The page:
Since leaving home, we’ve pedaled over 100 miles and hiked over 60.  Yesterday we did a 12¼-mile hike out of the park with 1,600+ feet of vertical.  Thirty years ago, we would have done that with 40- and 50-pound packs on our backs and declared it to be an easy day.  Returning to camp yesterday, just climbing the steps into the trailer to fetch the beers took an effort.  This getting old sucks.

Fall color is just beginning to hit the mountains.  Scrub oak leaves are turning a rusty orange and the golden finger of Midas has begun to touch the aspen.  We’re hoping for spectacular color when we hit Ridgway next week.  We’re also hoping the smoke will be gone so we can see (and photograph) that color.

Thanks to Covid, we’re setting a record on this trip.  We’ve now been camping for 23 consecutive nights and have not once dined in a Mexican restaurant.  We haven’t gone that long without a burrito and margarita since we spent three months camping across Canada. 

Yes, we all have to make sacrifices during this pandemic, but this is truly roughing it.

Boonie camping by the numbers

We’re on the last day of our 14-day retreat at Mancos State Park.  Our longest stay at a campground with no hookups, it has proven to be an excellent experiment in water, sewer and electrical usage.

As for water, we’ve used a bit over 100 gallons, all of which was hand carted in five-gallon jerry cans from a spigot located about 25 yards away.  We fully filled the trailer’s 50-gallon freshwater on our arrival and topped it up twice more.

As for the “used” water, I’ve made four roundtrips pulling our sewer tote to the dump station – two carrying black water and two with gray.  We’ll dump all our tanks directly into the dump station drain when we leave the campground tomorrow morning. 

Last time we were at Mancos (a 13-day stay) we had the pair of anemic, lead-acid batteries that came with the trailer.  Each was rated for 75 AH (amp hours).  The general rule with batteries like these is to never let them go below 50% of capacity.  With lights, water pump, furnace fan, computers and camera charging, we found that we were using over 40 AH daily. 

That meant we had to fully recharge the batteries daily.  We spent every second day stuck in camp moving solar panels around to keep the batteries happy.  We even pulled out our generator (I hate generators) and ran that for a few hours one day trying to recharge the batteries.

Immediately after that trip, I installed a 200-AH lithium iron phosphate RV battery, a converter/charger specifically designed for lithium batteries and reset our solar controller for lithium charging.  What a difference.  A few hours of direct sunlight and our new battery was charged to 100% capacity.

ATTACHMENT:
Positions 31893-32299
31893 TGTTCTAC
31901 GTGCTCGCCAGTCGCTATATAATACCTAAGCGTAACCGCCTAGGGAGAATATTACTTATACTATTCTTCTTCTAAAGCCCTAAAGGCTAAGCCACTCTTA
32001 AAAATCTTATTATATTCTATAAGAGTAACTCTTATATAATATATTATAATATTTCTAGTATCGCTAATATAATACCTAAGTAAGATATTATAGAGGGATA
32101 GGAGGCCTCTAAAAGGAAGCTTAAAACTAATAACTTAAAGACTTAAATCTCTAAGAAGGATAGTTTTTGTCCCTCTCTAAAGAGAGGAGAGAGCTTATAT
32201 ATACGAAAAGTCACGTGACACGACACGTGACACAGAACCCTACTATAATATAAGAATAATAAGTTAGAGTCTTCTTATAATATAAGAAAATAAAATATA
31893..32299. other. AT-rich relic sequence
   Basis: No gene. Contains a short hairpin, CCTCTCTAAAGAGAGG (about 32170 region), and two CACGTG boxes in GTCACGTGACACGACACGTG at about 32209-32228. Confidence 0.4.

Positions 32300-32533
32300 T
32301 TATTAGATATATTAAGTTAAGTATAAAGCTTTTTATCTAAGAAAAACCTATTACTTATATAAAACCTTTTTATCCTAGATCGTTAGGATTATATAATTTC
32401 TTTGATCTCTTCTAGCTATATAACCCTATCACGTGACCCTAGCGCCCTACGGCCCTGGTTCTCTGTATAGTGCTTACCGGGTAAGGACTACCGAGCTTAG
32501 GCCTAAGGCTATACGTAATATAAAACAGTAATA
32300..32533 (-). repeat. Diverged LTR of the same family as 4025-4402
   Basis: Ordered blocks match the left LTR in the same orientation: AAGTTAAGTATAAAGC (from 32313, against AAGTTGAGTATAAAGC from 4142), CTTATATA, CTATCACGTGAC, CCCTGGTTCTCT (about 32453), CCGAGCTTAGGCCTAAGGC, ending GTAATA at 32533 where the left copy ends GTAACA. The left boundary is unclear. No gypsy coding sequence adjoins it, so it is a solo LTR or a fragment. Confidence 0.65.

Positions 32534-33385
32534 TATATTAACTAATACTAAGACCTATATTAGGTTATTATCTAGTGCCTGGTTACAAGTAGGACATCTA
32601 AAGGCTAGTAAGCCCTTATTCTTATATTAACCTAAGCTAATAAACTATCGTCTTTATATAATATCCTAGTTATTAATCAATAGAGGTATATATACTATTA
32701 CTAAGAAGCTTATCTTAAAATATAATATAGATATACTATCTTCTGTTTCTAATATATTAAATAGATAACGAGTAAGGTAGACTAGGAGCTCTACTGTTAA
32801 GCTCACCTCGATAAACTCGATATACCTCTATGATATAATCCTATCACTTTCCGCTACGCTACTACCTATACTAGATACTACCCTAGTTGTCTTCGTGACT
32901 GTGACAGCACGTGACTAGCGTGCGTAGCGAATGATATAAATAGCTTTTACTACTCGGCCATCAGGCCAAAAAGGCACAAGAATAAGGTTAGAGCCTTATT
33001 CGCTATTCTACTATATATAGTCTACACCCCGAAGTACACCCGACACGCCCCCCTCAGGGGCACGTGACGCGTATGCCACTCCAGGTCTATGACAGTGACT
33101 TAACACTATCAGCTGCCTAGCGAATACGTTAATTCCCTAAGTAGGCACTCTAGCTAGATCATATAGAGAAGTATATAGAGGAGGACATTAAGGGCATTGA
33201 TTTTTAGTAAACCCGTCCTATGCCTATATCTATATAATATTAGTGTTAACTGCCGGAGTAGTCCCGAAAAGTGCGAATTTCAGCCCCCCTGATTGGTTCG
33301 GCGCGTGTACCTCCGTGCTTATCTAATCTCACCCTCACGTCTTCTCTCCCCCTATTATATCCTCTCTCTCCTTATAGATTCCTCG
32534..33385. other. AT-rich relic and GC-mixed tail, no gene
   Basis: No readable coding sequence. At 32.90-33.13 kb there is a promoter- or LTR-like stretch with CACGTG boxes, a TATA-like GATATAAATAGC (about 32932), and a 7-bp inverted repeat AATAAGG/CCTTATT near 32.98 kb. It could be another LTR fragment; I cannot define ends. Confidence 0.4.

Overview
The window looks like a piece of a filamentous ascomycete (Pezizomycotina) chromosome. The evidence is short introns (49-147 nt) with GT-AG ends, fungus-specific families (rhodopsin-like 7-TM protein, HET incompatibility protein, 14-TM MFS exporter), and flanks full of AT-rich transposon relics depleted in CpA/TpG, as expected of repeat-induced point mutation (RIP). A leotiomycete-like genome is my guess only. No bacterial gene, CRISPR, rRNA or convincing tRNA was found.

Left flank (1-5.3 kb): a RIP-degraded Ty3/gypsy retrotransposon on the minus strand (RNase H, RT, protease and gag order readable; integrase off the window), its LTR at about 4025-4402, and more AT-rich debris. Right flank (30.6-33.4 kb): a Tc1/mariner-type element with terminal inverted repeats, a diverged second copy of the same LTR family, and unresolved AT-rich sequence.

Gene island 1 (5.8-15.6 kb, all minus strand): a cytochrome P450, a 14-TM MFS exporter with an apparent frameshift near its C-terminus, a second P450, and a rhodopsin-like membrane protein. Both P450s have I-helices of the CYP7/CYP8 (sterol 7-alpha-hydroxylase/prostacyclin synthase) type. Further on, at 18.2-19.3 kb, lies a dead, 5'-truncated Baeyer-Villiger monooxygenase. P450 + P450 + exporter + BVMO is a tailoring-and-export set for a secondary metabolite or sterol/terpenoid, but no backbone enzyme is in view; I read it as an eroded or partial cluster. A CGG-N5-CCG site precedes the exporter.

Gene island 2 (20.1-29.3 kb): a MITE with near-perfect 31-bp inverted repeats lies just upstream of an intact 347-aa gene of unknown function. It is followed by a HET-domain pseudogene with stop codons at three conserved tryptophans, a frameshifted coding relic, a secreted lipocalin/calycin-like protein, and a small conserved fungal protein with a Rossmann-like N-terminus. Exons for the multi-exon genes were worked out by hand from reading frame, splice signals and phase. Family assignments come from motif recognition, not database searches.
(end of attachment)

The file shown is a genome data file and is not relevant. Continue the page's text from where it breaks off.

Of course, that requires the sun to be out, which it was for the first 10 days of our stay.  Then the rains came and for three solid days, we didn’t see the sun.  Instead of kicking in 225+ watts of power into the solar controller, our combined trio of panels sucked in less than 10 watts from the leaden sky. 

On the middle of the third day, our battery monitor indicated we had used over 140 AH of battery power.   Our former batteries would have been virtually dead.  The new lithium battery was still kicking out a comfortable 13 volts of power.  We didn’t need to worry about dipping below the 50% threshold because that restriction doesn’t apply to lithium RV batteries.

Tomorrow morning, we move to Ridgway State Park where we will have an electrical hookup.  With a nearby water spigot, we should be able to refill our freshwater tank with a hose.  There’s no sewer, so we’ll still have to tote our “used” water down a long hill to the dump station.  But with thirty-amps of 120-volt power feeding in, we won’t have to worry about battery charging and solar panel placement.

This is why we camp…

The skies cleared and on our last night at Mancos, the moon hadn’t yet come up and we were treated to a black velvet sky diamond-dusted with shimmering stars.  From our campsite, we could see the Milky Way streaking between the towering Ponderosa pines.  It’s nice staying in a campground with fewer sites and with no electric hookups feeding bulbs, emblazoning the sky with artificial light.

The view looking toward the dam from the north end of the reservoir was equally appealing.